Quimbee logo
DMCA.com Protection Status

American Manufacturers Mutual Insurance Company v. Sullivan

526 U.S. 40, 119 S. Ct. 977, 143 L. Ed. 2d 130 (1999)

Case BriefRelatedOptions
From our private database of 33,800+ case briefs...

American Manufacturers Mutual Insurance Company v. Sullivan

United States Supreme Court

526 U.S. 40, 119 S. Ct. 977, 143 L. Ed. 2d 130 (1999)

Facts

Instead of filing lawsuits, workers in Pennsylvania were required to use the state’s workers’-compensation system to receive compensation for on-the-job injuries. When the workers’-compensation system was first implemented, most employers bought insurance to cover potential workers’-compensation claims. However, a provision of the workers’-compensation law requiring insurers to pay claims within 30 days resulted in the payment of unjustified claims, which could not later be reimbursed, driving up employers’ insurance premiums. Therefore, the provision was amended to allow insurers to deny claims if they notified the state and privately arbitrated disputes arising from denied claims. Although businesses were required to notify the state of denied claims, the state was not empowered to approve or deny the notices. American Manufacturers Mutual Insurance Company (insurer) (defendant) denied several employees’(plaintiffs) workers’-compensation claims. The employees filed a lawsuit pursuant to 42 U.S.C. § 1983, arguing that the workers’-compensation system was so heavily regulated by the state that the insurer’s workers’-compensation decisions were joint private-state decisions and thus the insurer had acted under color of state law in denying the employees’ claims. The district court dismissed the suit. The United States Court of Appeals for the Third Circuit found for the employees, and the United States Supreme Court granted certiorari.

Rule of Law

Issue

Holding and Reasoning (Rehnquist, C.J.)

What to do next…

  1. Unlock this case brief with a free (no-commitment) trial membership of Quimbee.

    You’ll be in good company: Quimbee is one of the most widely used and trusted sites for law students, serving more than 605,000 law students since 2011. Some law schools—such as Yale, Berkeley, and Northwestern—even subscribe directly to Quimbee for all their law students.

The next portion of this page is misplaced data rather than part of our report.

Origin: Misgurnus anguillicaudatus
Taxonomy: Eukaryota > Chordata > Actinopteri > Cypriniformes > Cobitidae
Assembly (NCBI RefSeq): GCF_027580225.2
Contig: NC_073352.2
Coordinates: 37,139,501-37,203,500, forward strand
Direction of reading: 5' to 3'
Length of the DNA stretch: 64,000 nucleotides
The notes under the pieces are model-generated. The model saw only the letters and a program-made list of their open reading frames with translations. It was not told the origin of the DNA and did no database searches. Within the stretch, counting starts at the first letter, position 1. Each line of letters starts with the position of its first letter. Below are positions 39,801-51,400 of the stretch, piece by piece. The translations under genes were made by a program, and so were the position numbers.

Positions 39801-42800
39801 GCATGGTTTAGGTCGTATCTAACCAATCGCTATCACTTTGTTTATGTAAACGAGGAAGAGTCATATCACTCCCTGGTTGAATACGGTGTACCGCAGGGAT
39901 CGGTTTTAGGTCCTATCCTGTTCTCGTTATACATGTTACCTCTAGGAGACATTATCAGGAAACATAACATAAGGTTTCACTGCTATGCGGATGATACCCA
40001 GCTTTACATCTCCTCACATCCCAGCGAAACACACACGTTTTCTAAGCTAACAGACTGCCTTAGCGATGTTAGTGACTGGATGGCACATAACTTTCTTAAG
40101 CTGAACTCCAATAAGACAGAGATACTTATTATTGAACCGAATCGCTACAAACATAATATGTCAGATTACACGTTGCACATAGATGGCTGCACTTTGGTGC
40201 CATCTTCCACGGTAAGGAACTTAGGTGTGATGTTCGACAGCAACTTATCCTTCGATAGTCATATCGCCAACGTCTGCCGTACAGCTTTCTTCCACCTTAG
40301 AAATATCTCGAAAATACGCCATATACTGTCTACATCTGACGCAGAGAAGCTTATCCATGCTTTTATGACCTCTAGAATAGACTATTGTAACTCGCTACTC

Unlock this case briefRead our student testimonials
  2. Learn more about Quimbee’s unique (and proven) approach to achieving great grades at law school.

    Quimbee is a company hell-bent on one thing: helping you get an “A” in every course you take in law school, so you can graduate at the top of your class and get a high-paying law job. We’re not just a study aid for law students; we’re the study aid for law students.

    Learn about our approachRead more about Quimbee

Here's why 605,000 law students have relied on our case briefs:

  • Written by law professors and practitioners, not other law students. 33,800 briefs, keyed to 984 casebooks. Top-notch customer support.
  • The right amount of information, includes the facts, issues, rule of law, holding and reasoning, and any concurrences and dissents.
  • Access in your classes, works on your mobile and tablet. Massive library of related video lessons and high quality multiple-choice questions.
  • Easy to use, uniform format for every case brief. Written in plain English, not in legalese. Our briefs summarize and simplify; they don’t just repeat the court’s language.

Access this case brief for FREE

With a 7-day free trial membership
Here's why 605,000 law students have relied on our case briefs:
  • Reliable - written by law professors and practitioners, not other law students
  • The right length and amount of information - includes the facts, issue, rule of law, holding and reasoning, and any concurrences and dissents
  • Access in your class - works on your mobile and tablet
  • 33,800 briefs - keyed to 984 casebooks
  • Uniform format for every case brief
  • Written in plain English - not in legalese and not just repeating the court's language
  • Massive library of related video lessons - and practice questions
  • Top-notch customer support

Access this case brief for FREE

With a 7-day free trial membership